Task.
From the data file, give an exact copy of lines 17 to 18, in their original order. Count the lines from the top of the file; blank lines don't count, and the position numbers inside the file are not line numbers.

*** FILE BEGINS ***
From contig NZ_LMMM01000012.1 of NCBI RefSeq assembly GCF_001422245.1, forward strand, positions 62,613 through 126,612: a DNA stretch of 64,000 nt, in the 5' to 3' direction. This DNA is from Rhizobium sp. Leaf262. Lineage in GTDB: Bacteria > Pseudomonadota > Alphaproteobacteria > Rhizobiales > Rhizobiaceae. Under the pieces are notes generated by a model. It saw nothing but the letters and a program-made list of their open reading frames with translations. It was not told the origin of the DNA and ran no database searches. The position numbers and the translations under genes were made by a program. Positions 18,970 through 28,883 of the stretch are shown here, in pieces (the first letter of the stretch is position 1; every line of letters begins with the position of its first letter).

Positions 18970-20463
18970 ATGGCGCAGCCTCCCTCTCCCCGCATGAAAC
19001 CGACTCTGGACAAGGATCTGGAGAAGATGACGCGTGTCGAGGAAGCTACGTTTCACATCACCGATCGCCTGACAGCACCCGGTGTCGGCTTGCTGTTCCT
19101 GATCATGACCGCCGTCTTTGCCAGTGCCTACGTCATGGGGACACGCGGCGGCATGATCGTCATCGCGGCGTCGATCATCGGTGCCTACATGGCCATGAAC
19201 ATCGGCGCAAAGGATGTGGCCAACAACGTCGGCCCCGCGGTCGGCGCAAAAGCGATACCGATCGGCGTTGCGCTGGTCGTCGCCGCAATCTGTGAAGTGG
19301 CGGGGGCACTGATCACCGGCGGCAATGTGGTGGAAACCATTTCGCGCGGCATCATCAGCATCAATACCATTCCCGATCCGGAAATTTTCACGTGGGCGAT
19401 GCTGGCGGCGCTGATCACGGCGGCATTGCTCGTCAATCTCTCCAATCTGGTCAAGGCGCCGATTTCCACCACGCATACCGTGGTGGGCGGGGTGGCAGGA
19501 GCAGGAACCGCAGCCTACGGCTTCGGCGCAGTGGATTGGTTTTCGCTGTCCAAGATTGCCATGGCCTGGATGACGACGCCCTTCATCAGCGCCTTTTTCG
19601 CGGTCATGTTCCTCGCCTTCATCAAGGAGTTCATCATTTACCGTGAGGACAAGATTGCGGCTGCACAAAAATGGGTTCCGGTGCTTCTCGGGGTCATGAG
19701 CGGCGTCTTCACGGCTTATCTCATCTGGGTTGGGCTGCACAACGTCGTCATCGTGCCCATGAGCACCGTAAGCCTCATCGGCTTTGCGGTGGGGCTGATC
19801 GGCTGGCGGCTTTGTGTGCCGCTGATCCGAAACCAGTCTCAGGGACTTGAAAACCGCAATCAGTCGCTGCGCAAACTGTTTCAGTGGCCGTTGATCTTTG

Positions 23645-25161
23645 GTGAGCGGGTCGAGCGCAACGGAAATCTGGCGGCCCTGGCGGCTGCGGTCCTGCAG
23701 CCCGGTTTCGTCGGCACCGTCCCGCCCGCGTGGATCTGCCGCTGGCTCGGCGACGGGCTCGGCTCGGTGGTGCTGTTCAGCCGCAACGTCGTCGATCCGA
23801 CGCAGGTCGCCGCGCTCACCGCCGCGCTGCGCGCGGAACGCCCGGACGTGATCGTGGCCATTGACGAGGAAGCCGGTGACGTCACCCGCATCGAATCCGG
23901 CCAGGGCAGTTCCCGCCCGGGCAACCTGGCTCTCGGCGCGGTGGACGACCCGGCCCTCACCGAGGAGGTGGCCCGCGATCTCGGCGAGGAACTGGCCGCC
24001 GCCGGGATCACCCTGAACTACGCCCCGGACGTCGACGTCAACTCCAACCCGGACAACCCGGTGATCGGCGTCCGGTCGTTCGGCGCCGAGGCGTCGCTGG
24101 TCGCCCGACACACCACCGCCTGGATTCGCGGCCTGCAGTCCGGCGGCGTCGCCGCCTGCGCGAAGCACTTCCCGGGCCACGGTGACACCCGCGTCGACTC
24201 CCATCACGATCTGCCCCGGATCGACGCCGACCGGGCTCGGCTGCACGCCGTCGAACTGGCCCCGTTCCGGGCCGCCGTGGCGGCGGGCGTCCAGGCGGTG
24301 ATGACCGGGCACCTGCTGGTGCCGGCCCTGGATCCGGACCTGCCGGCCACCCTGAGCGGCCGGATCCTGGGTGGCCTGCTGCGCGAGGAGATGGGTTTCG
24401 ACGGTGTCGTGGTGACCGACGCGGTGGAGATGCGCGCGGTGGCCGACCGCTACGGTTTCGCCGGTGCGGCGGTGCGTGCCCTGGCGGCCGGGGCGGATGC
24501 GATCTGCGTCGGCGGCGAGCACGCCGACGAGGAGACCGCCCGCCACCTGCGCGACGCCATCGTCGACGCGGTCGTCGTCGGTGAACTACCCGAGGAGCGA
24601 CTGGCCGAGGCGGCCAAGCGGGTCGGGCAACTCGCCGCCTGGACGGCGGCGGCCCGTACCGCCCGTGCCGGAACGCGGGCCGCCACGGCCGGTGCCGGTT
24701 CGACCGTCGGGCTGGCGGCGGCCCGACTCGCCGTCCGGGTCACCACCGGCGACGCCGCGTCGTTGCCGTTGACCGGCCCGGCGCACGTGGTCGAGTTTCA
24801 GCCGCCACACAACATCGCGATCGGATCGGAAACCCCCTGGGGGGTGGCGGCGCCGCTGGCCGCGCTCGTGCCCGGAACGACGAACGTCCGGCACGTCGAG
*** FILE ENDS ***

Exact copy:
23901 CCAGGGCAGTTCCCGCCCGGGCAACCTGGCTCTCGGCGCGGTGGACGACCCGGCCCTCACCGAGGAGGTGGCCCGCGATCTCGGCGAGGAACTGGCCGCC
24001 GCCGGGATCACCCTGAACTACGCCCCGGACGTCGACGTCAACTCCAACCCGGACAACCCGGTGATCGGCGTCCGGTCGTTCGGCGCCGAGGCGTCGCTGG